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  • MOUNT BAKER: Eruptive history, hazards, research.

    Visit Mount Baker Volcano Research Center websites Main website and the blog These are no longer actively maintained but are still good references [DT, April, 2020]
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  • This website first appeared December 6, 2009

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    Creative Commons License
    This work is licensed under a Creative Commons Attribution-NonCommercial-ShareAlike 3.0 United States License.
    Northwest Geology Field Trips, by Dave Tucker, is licensed under a Creative Commons Attribution-Noncommercial- Share Alike 3.0 United States License. You can use what you find here, repost it with attribution to the author, "remix" it for your own purposes, but may not use it with the intent of making money off of it.

    EDUCATORS: Please feel free to use anything you find here that is useful to your mission educating people about Earth science. E-mail me if it would help to have a larger or higher-resolution version of any of the images. tuckerd at geol dot wwu dot edu

Geo basics

This page links to articles I have written elsewhere on the website that illustrate some ‘basic concepts’ in geology. Bear with me as I develop these pages.

Articles on the Northwest Geology Field Trips website (click on blue links):

THE FORMATION OF PILLOW LAVA with links to where to see them in Washington.



If you are unfamiliar with technical geologic terms, recommended references to have on your shelf, whether you are a ‘professional’ or ‘citizen’ geologist are:

A Dictionary of Earth Sciences (1999) Second Edition, edited by Ailsa Allaby and Michael Allaby. New York, Oxford University Press. 599 pages, plus appendices and references.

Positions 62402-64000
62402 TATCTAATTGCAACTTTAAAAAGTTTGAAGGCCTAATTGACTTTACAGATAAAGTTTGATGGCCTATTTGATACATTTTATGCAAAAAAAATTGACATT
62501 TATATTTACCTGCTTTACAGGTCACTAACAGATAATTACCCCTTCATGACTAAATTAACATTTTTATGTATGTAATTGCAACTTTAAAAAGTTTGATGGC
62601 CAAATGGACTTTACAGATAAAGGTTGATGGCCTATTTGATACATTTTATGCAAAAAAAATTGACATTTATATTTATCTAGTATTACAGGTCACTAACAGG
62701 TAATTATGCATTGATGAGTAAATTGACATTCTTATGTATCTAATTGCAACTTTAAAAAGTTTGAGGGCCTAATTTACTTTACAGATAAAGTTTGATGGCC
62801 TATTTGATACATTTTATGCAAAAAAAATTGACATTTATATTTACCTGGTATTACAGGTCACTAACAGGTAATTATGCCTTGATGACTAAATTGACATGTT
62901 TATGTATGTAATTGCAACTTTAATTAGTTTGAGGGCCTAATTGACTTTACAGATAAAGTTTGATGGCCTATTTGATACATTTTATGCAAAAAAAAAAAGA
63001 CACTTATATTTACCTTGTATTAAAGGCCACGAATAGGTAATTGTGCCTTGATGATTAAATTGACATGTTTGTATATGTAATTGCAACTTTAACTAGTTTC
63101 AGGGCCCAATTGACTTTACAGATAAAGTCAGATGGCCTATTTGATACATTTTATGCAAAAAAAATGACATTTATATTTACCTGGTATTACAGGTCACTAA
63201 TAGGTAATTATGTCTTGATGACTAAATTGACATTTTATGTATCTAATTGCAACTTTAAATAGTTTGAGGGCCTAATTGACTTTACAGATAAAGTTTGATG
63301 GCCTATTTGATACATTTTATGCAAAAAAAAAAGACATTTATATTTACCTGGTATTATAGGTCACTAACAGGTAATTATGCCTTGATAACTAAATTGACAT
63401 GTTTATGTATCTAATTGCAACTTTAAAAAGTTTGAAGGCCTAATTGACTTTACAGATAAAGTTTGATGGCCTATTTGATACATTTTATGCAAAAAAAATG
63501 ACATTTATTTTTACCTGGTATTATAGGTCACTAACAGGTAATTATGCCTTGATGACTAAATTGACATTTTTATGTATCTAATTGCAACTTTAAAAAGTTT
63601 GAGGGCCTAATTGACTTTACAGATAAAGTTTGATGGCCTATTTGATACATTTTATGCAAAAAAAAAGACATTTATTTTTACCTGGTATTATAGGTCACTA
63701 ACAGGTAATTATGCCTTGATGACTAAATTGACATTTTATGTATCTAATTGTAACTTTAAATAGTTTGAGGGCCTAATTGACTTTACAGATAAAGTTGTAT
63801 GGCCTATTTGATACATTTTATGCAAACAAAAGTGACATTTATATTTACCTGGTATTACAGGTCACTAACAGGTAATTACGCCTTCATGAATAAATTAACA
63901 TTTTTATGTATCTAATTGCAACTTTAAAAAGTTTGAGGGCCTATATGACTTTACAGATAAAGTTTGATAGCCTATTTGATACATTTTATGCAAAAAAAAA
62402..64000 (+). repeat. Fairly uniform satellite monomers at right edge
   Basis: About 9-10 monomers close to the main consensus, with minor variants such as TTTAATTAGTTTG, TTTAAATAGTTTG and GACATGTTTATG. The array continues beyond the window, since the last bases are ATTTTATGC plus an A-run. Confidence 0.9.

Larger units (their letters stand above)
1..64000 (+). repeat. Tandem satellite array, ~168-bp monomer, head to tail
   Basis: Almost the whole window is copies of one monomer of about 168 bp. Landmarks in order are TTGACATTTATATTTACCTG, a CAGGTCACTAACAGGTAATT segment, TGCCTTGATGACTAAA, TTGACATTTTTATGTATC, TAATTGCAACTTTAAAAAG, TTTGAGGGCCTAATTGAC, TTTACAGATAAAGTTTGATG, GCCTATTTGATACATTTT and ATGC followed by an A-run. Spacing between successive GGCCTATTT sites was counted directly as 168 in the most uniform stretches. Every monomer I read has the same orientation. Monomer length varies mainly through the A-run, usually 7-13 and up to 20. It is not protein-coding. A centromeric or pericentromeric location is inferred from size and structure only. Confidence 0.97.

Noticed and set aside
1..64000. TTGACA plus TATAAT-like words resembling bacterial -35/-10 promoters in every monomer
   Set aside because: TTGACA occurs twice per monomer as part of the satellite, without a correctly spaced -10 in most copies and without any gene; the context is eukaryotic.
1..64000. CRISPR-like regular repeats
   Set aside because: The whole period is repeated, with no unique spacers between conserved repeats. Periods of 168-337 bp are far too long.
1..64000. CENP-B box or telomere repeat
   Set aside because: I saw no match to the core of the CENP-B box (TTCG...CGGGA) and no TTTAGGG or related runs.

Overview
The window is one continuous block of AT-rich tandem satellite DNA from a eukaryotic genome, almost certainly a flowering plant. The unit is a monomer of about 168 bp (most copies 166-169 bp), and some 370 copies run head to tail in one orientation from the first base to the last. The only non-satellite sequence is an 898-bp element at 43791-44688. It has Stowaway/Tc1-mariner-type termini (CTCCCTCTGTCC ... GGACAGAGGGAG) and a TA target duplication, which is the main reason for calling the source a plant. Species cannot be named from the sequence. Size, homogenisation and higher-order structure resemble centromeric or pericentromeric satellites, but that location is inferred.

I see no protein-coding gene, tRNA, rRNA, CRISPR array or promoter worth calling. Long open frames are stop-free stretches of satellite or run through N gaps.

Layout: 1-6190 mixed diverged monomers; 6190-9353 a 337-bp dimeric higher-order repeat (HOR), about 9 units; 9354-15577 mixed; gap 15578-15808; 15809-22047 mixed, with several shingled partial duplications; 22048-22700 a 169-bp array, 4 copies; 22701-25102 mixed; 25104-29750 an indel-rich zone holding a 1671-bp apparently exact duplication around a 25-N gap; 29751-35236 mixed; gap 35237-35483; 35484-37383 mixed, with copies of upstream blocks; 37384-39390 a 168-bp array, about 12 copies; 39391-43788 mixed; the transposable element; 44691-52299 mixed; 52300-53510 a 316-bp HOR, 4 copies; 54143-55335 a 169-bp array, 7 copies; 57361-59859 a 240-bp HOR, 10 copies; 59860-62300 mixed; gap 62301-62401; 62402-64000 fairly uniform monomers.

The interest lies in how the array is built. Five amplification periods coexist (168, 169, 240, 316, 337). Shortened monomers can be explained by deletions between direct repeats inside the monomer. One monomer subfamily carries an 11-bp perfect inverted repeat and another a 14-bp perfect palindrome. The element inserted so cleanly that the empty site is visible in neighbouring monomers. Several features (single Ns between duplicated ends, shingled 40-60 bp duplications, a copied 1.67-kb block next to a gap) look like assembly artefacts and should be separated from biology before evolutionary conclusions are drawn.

The old stand-by dictionary has been:

Dictionary of Geologic Terms (1983) 3rd Edition, edited by Robert L. Bates and Julia A. Jackson. New York, Doubleday. 571 pages.   This book badly needs a new edition, as it does not contain many recent terms added to the geologic lexicon.

Websites with definitions of geologic terms:

http://geology.com/geology-dictionary.shtml     http://www.geotech.org/survey/geotech/dictiona.html

This one seems to have the most words:  http://www.webref.org/geology/geology.htm

7 Responses

  1. Awesome! Thank you again very much for all you do & all the sharing of knowledge, experience, discoveries! Much appreciated.

  2. WOW! Love the new aspect to your site. This is going to be a mandatory site visit for my classes. While sixth graders new to geology will struggle with some of the information others will be challenged. Thank you for all the local (and beyond) information you share! You rock! Roger

  3. Any suggestions for a guy who knows nothing, but is intrigued and would like to be able to drive down the road in his RV and say something better than, ‘cool rocks’?

    • James,
      Thanks for subscribing and for your question. Try the books in the “Guides, Books and Maps” section of this website [tab at the top]. Also, if you like field trips [no geo background needed] sign up for updates from the Mount Baker Volcano Research Center blog. Occasional fund raiser geo field trips to the Mount Baker area. The link is in the right hand column on this webpage.
      Dave Tucker

  4. Dear Dave,
    Just discovered your wonderful website – a friend found it for me. I have submitted a request to the Sno-Isle Library System to acquire your book when it is published. I can’t wait to read it. I’m personally interested in finding where the South Whidbey Fault(s) intersect the bluffs. If you have a field trip with that purpose in mind I’d be interested.

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